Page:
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  3. Reply
    P. Shepard August 6, 2016 at 12:24 pm
    206 of 225 people found the following review helpful
    5.0 out of 5 stars
    I’m pleased with the D7200 so far., March 23, 2015
    P. Shepard (ARKANSAS) –

    Verified Purchase(What’s this?)

    I have always appreciated it when others, especially early adopters/buyers, take the time to write a thoughtful review of their own experiences with cameras and other equipment that I am interested in, here on Amazon.

    Thus, my motivation for this review is to- pay it back.

    My photo interests are photographing wildlife, birds (especially hummingbirds), people & groups- pretty general stuff. While I do not make my living at photography, I have been studying and working at improving my photography for many years.
    Presently, I have and use the Nikon D300 & D600. Generally, I keep a long lens on the D300 (a DX-crop-sensor body) for immediate use if/when wildlife wanders by, as we live in a rural setting. The D600, (a FX or full-frame body) is my workhorse camera that I carry with me just about all the time. I had a D7000 (DX body), but gave it as a gift to my wife when upgrading to the D600. I really enjoyed using the D7000, but no getting a gift back once given!

    (If interested, you can view examples of my photography at: www dot flickr dot com/photos/pms_swim/ — You will need to replace dot with a period (.) Amazon still strips out web addresses in reviews, I think).

    Anyway, I decided to get a newer DX body, as I have been using the D600 (FX) exclusively & would like to experience just a tad more reach a DX body provides with birds in flight with the lenses I use.
    Initially I purchased a refurbished D7100 (DX) -it seems like a nice camera, but the copy I got had a very dirty sensor & I returned it.
    Thus, I decided to buy a new body, but could not find a great deal to warrant the expenditure, at that point. This was before I heard about the D7200.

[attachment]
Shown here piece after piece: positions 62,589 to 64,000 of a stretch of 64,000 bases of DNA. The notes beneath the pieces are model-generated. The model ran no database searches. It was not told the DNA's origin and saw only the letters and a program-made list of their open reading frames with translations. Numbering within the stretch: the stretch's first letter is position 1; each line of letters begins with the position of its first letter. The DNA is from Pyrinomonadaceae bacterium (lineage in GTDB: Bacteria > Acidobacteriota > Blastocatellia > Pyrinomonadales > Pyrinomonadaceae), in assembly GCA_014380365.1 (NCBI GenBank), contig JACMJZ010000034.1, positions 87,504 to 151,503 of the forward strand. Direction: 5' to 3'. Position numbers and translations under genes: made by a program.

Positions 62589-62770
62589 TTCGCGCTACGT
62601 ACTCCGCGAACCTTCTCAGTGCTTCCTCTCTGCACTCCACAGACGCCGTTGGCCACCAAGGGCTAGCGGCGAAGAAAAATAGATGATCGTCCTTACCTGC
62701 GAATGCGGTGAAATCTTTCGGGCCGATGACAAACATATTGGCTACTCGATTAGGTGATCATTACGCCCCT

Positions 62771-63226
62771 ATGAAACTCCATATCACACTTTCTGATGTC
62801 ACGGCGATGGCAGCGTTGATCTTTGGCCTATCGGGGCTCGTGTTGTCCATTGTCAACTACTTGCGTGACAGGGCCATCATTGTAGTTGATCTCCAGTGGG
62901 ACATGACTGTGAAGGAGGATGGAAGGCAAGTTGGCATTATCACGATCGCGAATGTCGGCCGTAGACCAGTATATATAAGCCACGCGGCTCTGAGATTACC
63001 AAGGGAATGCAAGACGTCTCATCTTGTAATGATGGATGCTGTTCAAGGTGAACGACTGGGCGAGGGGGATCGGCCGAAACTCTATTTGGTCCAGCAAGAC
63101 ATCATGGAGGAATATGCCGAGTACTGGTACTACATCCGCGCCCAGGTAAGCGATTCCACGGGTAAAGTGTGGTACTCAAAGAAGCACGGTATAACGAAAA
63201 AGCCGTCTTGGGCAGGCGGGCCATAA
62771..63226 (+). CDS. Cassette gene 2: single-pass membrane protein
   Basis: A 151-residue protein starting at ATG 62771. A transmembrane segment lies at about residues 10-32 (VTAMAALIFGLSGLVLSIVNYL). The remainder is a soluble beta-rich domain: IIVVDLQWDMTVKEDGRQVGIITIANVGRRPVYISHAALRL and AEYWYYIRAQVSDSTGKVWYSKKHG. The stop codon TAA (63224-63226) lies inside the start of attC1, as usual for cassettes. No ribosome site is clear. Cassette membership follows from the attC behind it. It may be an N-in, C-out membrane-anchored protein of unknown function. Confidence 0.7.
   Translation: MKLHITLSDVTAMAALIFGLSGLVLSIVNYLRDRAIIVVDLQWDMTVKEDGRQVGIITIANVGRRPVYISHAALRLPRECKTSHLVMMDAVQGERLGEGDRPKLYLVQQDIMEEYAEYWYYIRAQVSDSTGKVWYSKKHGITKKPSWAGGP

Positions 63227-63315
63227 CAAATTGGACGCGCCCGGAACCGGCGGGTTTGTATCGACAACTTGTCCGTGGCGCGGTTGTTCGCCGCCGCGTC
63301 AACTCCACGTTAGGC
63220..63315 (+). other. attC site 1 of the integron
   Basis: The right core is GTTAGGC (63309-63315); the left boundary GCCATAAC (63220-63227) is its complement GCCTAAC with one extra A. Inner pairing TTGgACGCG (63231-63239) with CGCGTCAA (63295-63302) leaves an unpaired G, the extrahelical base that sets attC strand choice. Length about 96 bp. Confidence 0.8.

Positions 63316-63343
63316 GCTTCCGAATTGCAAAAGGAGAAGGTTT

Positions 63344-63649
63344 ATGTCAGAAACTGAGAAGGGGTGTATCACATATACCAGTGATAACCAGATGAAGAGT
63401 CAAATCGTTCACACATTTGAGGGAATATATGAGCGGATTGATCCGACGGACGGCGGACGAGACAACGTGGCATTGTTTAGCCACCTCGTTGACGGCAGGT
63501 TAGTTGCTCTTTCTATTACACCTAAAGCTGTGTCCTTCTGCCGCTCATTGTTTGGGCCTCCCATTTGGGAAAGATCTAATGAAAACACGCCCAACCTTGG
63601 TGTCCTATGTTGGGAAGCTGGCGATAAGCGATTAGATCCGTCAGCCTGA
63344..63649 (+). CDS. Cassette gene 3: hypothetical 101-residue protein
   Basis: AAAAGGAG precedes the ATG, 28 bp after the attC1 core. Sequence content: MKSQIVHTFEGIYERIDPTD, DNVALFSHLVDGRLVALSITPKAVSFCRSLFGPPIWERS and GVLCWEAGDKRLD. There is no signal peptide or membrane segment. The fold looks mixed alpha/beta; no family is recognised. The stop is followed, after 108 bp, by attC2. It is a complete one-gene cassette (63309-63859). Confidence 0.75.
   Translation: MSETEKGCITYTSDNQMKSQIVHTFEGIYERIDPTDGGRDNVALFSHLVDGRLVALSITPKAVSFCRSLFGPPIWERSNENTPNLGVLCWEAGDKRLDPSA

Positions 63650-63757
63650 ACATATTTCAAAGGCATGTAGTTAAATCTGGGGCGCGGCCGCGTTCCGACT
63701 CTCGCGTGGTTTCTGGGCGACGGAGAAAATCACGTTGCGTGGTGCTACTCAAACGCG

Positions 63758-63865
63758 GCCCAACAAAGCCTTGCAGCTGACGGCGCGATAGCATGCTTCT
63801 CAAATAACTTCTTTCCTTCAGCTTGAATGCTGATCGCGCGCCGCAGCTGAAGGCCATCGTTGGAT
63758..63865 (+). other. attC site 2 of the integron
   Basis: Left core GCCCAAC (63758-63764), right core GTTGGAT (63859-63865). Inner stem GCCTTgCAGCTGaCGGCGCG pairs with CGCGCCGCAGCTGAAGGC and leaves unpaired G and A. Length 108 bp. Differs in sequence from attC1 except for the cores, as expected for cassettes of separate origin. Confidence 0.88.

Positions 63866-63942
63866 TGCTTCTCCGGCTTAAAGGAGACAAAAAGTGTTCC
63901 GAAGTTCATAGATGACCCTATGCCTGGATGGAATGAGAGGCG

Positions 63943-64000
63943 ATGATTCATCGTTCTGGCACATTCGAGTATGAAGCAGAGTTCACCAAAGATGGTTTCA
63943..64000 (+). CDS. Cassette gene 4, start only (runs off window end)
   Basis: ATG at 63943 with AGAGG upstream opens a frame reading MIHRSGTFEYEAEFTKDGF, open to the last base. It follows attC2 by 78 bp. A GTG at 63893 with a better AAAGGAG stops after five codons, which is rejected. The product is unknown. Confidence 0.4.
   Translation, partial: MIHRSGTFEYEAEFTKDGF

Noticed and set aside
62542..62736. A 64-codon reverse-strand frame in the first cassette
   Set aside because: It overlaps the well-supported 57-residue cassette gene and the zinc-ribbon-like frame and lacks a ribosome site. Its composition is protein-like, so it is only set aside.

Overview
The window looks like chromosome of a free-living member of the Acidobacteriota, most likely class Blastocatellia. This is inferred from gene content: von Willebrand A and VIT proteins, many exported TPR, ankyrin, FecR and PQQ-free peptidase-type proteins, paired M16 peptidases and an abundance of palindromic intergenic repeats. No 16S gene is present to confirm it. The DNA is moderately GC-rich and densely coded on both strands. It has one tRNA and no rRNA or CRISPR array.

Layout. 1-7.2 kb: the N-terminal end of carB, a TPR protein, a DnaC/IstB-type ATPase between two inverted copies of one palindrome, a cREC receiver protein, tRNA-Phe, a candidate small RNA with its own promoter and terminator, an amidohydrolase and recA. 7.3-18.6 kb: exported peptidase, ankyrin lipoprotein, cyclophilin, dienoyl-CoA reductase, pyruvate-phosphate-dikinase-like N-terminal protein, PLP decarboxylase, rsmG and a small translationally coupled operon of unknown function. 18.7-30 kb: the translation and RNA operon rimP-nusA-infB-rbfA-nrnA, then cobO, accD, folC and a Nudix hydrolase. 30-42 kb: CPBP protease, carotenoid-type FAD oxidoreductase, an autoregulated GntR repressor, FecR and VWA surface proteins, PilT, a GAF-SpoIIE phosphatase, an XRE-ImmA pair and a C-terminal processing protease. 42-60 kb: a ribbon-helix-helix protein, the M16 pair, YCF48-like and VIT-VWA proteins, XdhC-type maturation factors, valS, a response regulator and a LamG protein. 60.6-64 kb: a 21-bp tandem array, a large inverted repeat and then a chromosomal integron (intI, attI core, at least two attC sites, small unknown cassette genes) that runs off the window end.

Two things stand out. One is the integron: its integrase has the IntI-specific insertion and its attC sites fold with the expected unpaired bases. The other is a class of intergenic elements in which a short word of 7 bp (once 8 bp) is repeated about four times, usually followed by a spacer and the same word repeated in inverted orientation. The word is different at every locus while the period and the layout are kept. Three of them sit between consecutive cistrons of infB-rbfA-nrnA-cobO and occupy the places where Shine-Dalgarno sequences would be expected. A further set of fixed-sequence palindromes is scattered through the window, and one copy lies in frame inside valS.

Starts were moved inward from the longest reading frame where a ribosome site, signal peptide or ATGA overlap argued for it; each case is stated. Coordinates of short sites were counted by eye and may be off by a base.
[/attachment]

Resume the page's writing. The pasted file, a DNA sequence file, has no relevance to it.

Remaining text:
So,that is how I came to pre-order a D7200, after reading about features, and so forth.
    I was attracted to the fast shutter speeds up to 1/8000 sec (my D600 only goes to 1/4000 sec),
    the faster frame rate & relatively larger buffer, the upgrade with auto-focus (AF).
    I am not into video yet, but note that the D7200 seems capable.
    Likewise, I am not sure I will use the wireless feature, but hope to explore it, soon.

    One obstacle I had to accept when ordering the D7200 is the lack of software support.
    In preparation for arrival of new camera, I updated my Nikon software on one computer:
    switching from View NX to the just released View NX-I, and from Capture NX2 to the new Capture NX-D
    so I would have software on hand to read the D7200 NEF (RAW) photo files.
    You probably have noticed that there always seems to be lag time in getting upgrades to photo software (e.g. Adobe) that accommodates the photo files produced by new cameras.

    I also purchased an inexpensive OP/TECH USA SUPER CLASSIC uni-loop camera strap (here on Amazon) to replace the gaudy NIKON camera straps. In addition to appearing more low-key when out & about with the camera, it allows for easy switching to / from a wrist strap, and for the temporary removal of the neck strap when placing camera on a tripod, if desired.

    Another plus/factor in buying this camera is that it uses the same Nikon battery as the D600, so I have spares already on hand.
    Likewise, the SD/SDHC memory card slot(s) use the same memory cards I have a supply of.

    AND THE CAMERA ARRIVED TODAY! I was a tad concerned to see that Amazon only packed the camera box inside another box without any additional packaging (air space) materials, otherwise the out of the box experience was pretty great. I slipped a charged battery in place & 2 SDHC cards & formatted them, placed the 24-120mm, F/4 Nikon AF-S lens on.

    Then, I walked around the pond on a rare (of late) sunny day here in southwest Arkansas. (see photos).
    I was adjusting menus as I went. The AUTO setting produced nice photos in the shade, but was trying to POP UP the flash with bright backgrounds, so I switched to aperture priority & set the ISO about 500.
    Also, I am used to setting the AE-L/AF-L button on back as my AF on button, and use the shutter only for metering & shutter release. I had some initial confusion in doing this as the AUTOFOCUS menu scrolls up into MOVIE settings & I kept missing that detail. I eventually remembered how to set the AE-L/AF-L button & shutter release button correctly.

    Fortunately, one of the cats accompanied me on the stroll around the pond & proved to be a great model for trying AF with & without 3d tracking AF on. Using 3d tracking AF, II was able to fire away & capture most of the shots in sharp focus, as the cat rushed toward me. Without 3d tracing AF, II would only get the initial photo in focus. The autofocus is very quick. I also took photos of bees in front of their hive, birds in flight, fish on the surface of the pond and several flowers. The exposure and colors on the back of the camera (saving both NEF to card 1,…